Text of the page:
Creating an image of realistic hair in Gimp is a project that can teach you much about colour, lighting and how to create digital paintings using Gimp's image manipulation tools. A helpful preliminary step in painting hair in Gimp is by studying images of hair in photos and illustrations, and especially studying real hair on people. Simulating hair with Gimp yields several benefits. One is the skill needed to touch up flawed images of hair in digital photos. Another is a greater understanding of how light and shade work together to give 3-D volume to real hair.
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Click the "Paintbrush" tool, then drag the mouse over the canvas to outline an oval that's a little bit taller than it is wide. This oval represents the head. You'll need the head to clearly represent the image you're going to create as hair.
Click the "New layer" command from the "Layers" menu to create a new layer on which to draw hair. By drawing on a different layer from the head, you'll avoid the problem of ruining the head's image.
Click the coloured swatch at the bottom of the toolbar, then click a colour you'd like for the hair.
Click the "Paintbrush" tool, then drag around the outline of the head to produce a halo of hair.
Click the "Erase" tool, and then drag the cursor over any parts of the hair that should be hidden by the face and head.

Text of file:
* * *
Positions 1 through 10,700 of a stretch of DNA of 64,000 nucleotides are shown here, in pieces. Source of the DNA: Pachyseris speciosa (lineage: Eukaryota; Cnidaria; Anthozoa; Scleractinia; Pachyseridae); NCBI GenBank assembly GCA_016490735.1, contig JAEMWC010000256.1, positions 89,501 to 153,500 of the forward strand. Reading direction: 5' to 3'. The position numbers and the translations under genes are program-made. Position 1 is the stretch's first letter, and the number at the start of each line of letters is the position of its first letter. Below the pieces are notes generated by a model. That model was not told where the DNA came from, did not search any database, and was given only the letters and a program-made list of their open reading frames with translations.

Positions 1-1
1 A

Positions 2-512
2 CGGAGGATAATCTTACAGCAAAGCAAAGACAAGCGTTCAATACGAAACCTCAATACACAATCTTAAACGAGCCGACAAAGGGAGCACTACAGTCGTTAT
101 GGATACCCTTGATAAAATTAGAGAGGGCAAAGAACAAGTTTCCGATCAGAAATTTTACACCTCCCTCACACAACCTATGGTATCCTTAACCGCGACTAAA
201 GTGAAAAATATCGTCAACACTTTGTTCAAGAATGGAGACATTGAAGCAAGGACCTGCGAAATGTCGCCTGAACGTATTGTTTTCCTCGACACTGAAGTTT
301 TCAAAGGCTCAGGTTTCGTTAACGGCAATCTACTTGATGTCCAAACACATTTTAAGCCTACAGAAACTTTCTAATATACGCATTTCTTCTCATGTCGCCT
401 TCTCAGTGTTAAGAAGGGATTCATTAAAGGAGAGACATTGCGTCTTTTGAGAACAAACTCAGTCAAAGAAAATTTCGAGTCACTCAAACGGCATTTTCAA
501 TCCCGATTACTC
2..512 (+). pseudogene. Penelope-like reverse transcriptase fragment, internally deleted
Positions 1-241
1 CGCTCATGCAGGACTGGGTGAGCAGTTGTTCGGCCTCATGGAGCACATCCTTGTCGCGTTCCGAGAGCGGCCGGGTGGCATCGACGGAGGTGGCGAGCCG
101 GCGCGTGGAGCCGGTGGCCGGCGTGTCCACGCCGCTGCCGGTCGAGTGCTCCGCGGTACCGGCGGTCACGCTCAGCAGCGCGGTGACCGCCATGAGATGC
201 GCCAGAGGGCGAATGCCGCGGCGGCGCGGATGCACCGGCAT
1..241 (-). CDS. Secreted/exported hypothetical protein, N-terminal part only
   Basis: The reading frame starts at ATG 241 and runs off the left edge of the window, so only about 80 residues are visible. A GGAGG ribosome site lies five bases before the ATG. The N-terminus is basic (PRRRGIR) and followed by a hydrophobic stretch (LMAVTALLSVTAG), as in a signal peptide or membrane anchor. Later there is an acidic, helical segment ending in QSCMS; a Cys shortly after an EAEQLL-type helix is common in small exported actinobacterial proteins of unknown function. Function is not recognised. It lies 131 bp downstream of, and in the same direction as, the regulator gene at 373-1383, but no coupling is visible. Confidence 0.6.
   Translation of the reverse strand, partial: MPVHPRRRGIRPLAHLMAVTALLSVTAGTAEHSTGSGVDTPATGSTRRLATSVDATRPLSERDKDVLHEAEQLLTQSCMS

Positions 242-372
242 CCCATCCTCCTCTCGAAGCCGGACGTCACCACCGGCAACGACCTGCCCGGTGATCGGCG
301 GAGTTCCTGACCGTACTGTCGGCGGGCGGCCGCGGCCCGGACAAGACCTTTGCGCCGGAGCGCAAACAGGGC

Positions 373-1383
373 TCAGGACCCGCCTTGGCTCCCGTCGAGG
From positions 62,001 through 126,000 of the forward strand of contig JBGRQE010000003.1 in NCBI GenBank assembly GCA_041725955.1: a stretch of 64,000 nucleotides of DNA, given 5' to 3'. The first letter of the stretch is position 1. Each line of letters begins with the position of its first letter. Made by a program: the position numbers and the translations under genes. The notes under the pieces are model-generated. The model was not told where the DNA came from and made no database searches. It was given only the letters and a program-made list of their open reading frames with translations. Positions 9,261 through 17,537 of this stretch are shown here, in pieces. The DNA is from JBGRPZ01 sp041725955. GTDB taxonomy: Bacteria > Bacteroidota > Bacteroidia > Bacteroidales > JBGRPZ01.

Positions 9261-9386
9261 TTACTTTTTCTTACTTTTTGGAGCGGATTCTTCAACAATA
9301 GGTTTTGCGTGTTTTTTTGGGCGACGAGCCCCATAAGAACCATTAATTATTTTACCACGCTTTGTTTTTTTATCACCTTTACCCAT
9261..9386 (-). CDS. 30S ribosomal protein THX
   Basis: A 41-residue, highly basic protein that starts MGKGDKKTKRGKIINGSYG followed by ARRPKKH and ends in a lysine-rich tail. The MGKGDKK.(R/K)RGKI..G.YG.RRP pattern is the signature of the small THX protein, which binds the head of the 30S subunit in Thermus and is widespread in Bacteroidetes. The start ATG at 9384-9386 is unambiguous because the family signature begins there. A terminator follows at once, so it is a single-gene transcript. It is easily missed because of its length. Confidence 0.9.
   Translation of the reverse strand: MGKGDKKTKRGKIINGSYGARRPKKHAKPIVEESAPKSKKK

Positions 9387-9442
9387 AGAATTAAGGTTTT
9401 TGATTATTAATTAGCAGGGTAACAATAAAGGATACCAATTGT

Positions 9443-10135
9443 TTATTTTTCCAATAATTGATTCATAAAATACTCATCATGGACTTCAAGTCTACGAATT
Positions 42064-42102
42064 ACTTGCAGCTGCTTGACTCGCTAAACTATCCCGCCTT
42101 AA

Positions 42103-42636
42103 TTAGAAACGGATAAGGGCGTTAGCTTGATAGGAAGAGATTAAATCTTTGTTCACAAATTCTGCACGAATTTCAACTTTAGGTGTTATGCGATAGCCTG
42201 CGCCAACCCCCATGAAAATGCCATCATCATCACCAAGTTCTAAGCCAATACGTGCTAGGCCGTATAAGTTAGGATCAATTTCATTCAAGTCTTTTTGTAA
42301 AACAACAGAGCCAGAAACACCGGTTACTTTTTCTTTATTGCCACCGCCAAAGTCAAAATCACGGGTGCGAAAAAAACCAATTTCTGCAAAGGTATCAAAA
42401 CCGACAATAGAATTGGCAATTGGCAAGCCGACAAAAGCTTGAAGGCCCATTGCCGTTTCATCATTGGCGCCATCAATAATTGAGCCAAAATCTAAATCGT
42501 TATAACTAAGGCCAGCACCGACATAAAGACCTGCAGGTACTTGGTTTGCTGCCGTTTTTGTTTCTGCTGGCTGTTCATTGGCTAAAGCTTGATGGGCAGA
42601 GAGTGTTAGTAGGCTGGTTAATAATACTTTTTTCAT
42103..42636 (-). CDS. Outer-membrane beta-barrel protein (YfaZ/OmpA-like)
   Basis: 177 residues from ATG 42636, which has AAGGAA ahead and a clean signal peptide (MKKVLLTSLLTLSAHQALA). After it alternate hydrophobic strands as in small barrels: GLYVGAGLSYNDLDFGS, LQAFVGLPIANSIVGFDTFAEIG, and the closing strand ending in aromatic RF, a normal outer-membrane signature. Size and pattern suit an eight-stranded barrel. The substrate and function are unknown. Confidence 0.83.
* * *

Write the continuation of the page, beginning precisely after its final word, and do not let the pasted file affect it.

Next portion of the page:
Click the toolbar's colour swatch to open the colour palette.
Click the eyedropper tool, then click the hair you outlined previously.
Click the right-handed arrow to move the colour onto a new button in the palette.
Drag the "V" slider slightly to the right, then create another button. This step makes a lighter tint of the colour you clicked with the eyedropper. You'll use the lighter tint to paint those areas of the hair that face the imaginary source of lighting that highlights the hair more directly. The "V" mentioned in this step stands for "Value," which means darkness or lightness of a colour.
Repeat the previous step to create colour buttons for both dark and light values of the hair colour you originally clicked the eyedropper on. This will create a palette you can shade the hair with.
Click the "Paintbrush" tool, then click one of the darker buttons you made in the previous step.
Drag the cursor over parts of the head that you believe to be facing away from the light, given a light source above the hair and head. As you paint, think of the hair as an egg-shaped volume whose upper portions are well lit, whose sides are fewer wells lit and whose undersides are in shadow.
Repeat the previous step for progressively lighter shades of the colour buttons you made previously.
Click the image menu's "Flatten" command to merge the hair with the head.
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